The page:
“The Young Playwrights Festival was really the spark that drew me to theater,” Vallone says. “Dramaturgy combines my love of working on a production with my interest in research, reading, writing, history, literature and all the other things I had been previously studying with creative writing.”
Submissions for the 2019 Young Playwrights Festival are due June 1. Visit milwaukeechambertheatre.com to access complete instructions on how to submit your play.
The 2019 Young Playwrights Festival Showcase runs Jan. 10 - 13, featuring "Pinta El Fuego" by Markia Silverman Rodriguez, Pius XI Catholic High School; "1-800-123-BOYS" by Jazmin Reyes, Ronald Reagan College Preparatory High School; and "The Divine Komedy" by Max Engel, Pius XI Catholic High School.
Next Act Theatre’s Next Actors
When Grace DeWolff holds auditions for Next Act Theatre’s summer program for teens, she is not looking for the performer with the longest resume, or someone that can fit the mold of a specific character description. She is simply looking for bravery.
“If you sing ‘Happy Birthday’ and it’s not really that great, I don’t care,” says DeWolff, Next Act’s education manager. “The fact that you are singing is awesome.”
The summer program, called Next Actors, is a six-week playwriting and performance session offered free of charge to Milwaukee area teens. Dozens of funders, including Herb Kohl Charities, Bader Philanthropies and UPAF Bright Minds, help ensure students and their families don’t have to pay for the program.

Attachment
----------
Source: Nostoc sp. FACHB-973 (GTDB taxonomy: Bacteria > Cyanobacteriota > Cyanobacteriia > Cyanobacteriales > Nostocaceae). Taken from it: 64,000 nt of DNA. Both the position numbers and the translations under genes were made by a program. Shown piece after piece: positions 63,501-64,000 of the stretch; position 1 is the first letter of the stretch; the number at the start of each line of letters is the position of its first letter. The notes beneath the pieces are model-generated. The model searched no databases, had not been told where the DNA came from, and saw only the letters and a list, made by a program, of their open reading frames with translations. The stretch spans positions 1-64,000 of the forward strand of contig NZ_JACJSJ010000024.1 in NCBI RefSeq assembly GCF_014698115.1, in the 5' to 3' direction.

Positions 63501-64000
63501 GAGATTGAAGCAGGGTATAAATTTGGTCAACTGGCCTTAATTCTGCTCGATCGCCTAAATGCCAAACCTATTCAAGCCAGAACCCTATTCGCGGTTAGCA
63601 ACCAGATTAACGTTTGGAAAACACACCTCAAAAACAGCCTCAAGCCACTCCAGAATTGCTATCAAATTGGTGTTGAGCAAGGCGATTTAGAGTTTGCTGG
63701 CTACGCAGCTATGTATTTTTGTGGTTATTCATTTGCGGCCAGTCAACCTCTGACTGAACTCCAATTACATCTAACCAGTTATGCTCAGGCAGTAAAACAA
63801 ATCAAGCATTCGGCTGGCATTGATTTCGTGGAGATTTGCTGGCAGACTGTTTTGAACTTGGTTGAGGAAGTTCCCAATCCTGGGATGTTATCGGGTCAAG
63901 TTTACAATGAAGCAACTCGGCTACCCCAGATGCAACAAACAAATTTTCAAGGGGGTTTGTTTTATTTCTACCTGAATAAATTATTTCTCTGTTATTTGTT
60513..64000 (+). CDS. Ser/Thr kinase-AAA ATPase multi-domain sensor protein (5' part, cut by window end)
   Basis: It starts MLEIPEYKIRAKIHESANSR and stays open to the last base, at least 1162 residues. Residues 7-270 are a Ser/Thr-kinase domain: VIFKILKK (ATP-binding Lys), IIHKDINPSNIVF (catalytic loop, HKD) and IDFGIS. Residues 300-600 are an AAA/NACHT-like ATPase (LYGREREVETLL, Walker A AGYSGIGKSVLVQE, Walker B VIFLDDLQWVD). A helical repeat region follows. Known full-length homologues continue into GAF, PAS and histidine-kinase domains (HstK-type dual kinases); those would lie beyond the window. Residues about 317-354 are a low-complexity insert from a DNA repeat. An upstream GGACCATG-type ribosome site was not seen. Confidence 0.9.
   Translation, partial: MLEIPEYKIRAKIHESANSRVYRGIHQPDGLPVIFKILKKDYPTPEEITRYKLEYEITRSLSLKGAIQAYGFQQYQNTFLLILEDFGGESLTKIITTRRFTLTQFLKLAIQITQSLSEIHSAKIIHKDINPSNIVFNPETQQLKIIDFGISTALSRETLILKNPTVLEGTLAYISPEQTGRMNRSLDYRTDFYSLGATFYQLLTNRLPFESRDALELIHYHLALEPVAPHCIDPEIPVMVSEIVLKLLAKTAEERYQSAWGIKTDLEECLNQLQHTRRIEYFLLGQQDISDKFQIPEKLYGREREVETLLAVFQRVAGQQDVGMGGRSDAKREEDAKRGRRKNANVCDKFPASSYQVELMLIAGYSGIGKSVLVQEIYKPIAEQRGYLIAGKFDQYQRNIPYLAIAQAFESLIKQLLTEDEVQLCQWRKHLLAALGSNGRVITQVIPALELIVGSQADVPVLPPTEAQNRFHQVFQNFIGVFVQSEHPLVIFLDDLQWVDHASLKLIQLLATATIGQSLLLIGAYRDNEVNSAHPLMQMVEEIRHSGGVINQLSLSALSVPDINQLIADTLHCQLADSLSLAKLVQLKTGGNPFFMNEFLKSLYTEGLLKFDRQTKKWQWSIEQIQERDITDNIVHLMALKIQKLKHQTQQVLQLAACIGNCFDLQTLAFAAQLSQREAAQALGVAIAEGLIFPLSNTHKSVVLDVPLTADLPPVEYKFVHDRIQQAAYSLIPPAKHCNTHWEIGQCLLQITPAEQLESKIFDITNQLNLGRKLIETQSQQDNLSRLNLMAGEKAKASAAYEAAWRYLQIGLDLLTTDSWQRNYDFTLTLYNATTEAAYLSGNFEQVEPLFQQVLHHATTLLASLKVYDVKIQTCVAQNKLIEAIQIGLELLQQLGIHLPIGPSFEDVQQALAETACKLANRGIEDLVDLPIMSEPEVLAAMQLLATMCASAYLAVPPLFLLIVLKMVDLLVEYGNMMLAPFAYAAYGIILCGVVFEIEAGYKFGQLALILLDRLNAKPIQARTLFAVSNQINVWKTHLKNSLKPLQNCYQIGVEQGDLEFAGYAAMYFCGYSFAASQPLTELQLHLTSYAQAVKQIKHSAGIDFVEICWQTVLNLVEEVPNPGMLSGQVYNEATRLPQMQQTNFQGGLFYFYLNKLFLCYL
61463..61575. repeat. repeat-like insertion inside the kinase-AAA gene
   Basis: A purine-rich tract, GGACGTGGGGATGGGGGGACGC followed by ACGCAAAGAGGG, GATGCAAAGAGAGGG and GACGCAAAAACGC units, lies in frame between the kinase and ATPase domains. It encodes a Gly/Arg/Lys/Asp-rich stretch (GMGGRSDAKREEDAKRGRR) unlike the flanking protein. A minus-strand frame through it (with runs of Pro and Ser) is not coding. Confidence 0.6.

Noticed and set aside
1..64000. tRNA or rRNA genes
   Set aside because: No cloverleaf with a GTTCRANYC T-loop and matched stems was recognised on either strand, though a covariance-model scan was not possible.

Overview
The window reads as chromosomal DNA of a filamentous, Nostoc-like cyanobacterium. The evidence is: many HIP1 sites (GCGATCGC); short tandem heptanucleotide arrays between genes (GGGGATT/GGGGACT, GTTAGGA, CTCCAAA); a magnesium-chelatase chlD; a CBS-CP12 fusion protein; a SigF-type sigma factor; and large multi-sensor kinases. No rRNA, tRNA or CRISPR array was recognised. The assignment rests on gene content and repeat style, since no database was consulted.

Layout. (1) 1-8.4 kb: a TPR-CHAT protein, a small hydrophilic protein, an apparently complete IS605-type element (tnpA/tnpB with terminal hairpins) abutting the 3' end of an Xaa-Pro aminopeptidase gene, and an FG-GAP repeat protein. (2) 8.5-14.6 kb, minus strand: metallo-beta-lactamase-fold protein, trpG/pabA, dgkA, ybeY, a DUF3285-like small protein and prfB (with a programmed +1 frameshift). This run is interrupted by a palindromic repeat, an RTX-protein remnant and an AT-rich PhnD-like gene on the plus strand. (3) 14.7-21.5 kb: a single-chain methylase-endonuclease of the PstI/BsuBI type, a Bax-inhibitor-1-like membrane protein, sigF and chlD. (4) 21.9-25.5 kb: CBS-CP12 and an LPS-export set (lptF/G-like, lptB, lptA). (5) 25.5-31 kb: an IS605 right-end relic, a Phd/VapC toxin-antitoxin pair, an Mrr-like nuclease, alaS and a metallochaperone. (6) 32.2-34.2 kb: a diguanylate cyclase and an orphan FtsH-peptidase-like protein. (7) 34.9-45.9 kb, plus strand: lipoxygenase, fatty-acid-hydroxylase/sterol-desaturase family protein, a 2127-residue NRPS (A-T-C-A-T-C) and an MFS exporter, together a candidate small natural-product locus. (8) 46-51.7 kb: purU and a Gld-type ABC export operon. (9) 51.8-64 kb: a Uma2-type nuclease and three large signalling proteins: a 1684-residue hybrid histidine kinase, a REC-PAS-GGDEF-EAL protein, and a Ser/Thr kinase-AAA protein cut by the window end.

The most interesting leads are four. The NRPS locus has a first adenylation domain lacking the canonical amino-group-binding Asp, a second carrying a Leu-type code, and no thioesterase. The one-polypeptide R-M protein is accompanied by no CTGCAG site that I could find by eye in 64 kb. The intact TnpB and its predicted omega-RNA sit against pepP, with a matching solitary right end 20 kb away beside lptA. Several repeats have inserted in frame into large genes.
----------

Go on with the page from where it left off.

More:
DeWolff explains that the six-week program starts off with improv games, writing exercises and workshops lead by professional teaching artists, and gradually develops into the students creating their own theatre piece. During the final week, the teens tour their production to area schools, senior centers and community organizations, culminating in a final benefit performance open to the public.
“What I like most is when a student realizes an audience really isn’t that scary, DeWolff says. “I get to watch them be so self-sufficient and put something they are really passionate about in front of an audience.”
Previous plays the Next Actors have devised include Timeless, where people deal with knowing exactly how much time they have left on this planet, and Monsters Like Us, Humans Like Them, a dystopian play about kids trying to break out of the future society has decided for them.
The 2015 Next Actors perform their devised play "Timeless." Photo by Alex Clark.
“Older audiences watch these pieces and go ‘holy crap, that’s what’s on their minds?,’” DeWolff explains. “Other students will go, ‘oh yea of course, I wish I had written this.’”
As the 2019 Next Actors summer session inches closer, DeWolff wants to focus more on recruitment tactics. DeWolff and other Next Act representatives bring workshops directly to Milwaukee Public School classrooms and community learning centers to get students excited about devising and performing.